After the tournament, the grass was carefully removed and given to a local club. After removing the protective covering, the artificial turf was found unharmed and ready for use only a week after the final game on grass.
Wennermark estimated the total cost of the conversion was approximately 3.5 million Swedish Crowns ($508,000). Göran Ekdahl, the vice chairman of IFK Norrköping, confirmed that cost and noted that the project could have been cheaper if they had chosen a turf without roots, but his team decided not to go with the cheaper option because there was a chance there was not enough time to let the cheaper rootless sod take root.
The 2015 World Cup in Canada will be played in six stadiums across the country including:
- BC Place Stadium (Vancouver)
- Commonwealth Stadium (Edmonton)
- Winnipeg Stadium (Winnipeg)
- Frank Clair Stadium (Ottawa)
- Olympic Stadium (Montreal)
- Moncton Stadium (Moncton)
Using the transformation cost from Sweden as a benchmark, the cost to bring safe and high quality grass playing surfaces would be around $3 million. Considering that FIFA, a non-profit organization, currently has over a billion dollars in their bank account, it seems reasonable to provide a premiere playing surface for the most important women’s soccer event in the world.
Ekdahl declined to comment on whether he thought this method of transforming a turf field to grass would be viable at the six stadiums that will be used in Canada in 2015 as he was not familiar with the particular type of turf in each venue.
A condition for Canada being awarded the 2015 World Cup was that each of the venues install FIFA 2-star-approved turf, the same rating of the turf at Nya Parken. The full set of requirements for FIFA star certification of turf fields can be found on the FIFA website.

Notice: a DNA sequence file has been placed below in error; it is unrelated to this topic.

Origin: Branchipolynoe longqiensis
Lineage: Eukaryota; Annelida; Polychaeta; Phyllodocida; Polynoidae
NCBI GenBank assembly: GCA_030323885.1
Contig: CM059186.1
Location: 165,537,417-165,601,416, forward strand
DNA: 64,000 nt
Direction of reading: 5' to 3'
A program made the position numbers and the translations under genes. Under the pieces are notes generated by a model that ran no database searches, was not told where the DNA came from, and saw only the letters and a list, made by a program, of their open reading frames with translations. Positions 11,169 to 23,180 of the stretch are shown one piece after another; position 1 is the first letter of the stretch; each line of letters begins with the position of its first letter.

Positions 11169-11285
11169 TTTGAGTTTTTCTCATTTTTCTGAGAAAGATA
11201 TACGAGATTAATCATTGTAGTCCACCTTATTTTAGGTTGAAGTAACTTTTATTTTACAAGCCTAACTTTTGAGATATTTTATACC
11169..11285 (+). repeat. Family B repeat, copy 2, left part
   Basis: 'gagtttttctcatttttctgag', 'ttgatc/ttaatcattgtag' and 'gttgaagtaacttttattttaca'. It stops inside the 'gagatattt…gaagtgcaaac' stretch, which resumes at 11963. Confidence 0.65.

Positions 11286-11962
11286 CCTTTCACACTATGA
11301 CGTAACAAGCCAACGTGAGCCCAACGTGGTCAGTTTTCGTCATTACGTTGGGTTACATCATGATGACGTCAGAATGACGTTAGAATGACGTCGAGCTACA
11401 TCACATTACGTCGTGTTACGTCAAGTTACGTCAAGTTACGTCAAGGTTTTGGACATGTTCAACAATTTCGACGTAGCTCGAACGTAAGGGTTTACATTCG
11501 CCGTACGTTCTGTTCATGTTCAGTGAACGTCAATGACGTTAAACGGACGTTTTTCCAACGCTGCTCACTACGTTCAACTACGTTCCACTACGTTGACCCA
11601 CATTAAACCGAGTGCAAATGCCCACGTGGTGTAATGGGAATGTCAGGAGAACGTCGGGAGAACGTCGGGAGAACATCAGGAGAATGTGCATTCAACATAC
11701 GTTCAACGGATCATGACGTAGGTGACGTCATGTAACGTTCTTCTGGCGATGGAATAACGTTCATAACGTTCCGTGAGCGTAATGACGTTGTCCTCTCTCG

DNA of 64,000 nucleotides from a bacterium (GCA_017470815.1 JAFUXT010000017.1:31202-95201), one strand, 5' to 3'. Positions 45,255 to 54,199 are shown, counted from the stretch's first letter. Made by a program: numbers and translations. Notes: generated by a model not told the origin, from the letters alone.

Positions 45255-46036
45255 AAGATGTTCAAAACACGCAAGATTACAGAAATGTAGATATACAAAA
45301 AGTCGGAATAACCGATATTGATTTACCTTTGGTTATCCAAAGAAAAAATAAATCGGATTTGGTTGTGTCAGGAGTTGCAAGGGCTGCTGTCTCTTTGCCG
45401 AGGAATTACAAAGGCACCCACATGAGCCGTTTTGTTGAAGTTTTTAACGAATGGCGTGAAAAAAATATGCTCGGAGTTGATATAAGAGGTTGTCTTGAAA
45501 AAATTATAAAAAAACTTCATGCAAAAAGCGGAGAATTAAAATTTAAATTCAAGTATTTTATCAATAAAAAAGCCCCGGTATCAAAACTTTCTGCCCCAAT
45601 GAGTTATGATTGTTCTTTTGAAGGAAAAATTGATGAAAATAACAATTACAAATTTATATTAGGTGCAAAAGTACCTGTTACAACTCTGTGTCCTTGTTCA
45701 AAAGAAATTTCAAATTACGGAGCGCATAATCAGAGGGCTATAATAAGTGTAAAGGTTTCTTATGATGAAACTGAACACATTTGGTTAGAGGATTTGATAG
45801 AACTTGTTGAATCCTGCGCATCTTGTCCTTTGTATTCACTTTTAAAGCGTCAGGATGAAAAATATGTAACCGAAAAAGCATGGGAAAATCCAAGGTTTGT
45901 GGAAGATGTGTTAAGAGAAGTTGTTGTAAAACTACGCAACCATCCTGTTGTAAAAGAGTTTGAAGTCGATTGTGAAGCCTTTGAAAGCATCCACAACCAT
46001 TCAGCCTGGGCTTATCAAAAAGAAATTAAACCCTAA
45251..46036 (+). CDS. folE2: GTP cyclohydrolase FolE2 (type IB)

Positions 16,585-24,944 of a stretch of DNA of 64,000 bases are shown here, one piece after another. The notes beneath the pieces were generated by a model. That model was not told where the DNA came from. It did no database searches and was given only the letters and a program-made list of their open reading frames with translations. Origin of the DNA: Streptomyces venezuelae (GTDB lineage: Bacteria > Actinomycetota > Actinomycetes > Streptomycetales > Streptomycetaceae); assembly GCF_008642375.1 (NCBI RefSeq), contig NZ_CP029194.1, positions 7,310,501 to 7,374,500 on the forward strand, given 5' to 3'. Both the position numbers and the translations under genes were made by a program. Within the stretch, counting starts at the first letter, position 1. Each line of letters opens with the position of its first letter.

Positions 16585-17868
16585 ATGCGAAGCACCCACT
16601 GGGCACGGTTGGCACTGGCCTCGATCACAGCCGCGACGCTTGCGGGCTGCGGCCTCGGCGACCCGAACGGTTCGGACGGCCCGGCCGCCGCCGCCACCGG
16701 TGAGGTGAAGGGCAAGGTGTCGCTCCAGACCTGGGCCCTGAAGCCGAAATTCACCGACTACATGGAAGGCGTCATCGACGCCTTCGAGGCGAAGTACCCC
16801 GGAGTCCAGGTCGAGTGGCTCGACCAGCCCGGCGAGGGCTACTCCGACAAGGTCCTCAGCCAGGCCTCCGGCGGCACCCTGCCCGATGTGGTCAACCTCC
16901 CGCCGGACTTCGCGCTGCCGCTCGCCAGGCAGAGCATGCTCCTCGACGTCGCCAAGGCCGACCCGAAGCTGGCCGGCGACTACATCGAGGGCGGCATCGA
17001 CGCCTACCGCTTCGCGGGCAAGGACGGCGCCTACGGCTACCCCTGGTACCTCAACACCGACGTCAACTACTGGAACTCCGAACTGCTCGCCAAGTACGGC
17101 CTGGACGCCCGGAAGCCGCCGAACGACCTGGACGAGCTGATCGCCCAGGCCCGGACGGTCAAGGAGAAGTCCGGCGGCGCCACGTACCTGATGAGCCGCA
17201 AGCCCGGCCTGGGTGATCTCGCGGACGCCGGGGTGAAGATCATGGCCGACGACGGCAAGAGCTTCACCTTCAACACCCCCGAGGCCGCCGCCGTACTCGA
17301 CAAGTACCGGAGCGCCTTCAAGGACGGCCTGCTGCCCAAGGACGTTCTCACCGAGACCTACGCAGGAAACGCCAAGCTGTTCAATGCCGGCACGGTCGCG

George Mullan, CEO of SIS pitches, said in an e-mail to the Soccer Desk that “it is possible to install natural grass turf on top of artificial turf for any football [soccer] game, however it depends on two points. One, is there suitable grass available that will survive in a stadium environment and is the grass strong enough to withstand football games and training sessions? Two, is there a company in Canada with the experience of installing grass in stadium environments?”
As the old adage goes, where there is a will (and some money), there is a way. Certainly given financial resources and considerable number of sod companies in Canada (and the United States) the turf transformation process used for Nya Parken provides an important blueprint and starting point to understanding there are reasonable, safe, and cost effective methods for using grass fields for the 2015 World Cup in Canada.
There are many fine details and important arguments on both sides of the turf debate for Canada 2015, but it is important to realize the options are not limited to turf or poorly laid sod over turf.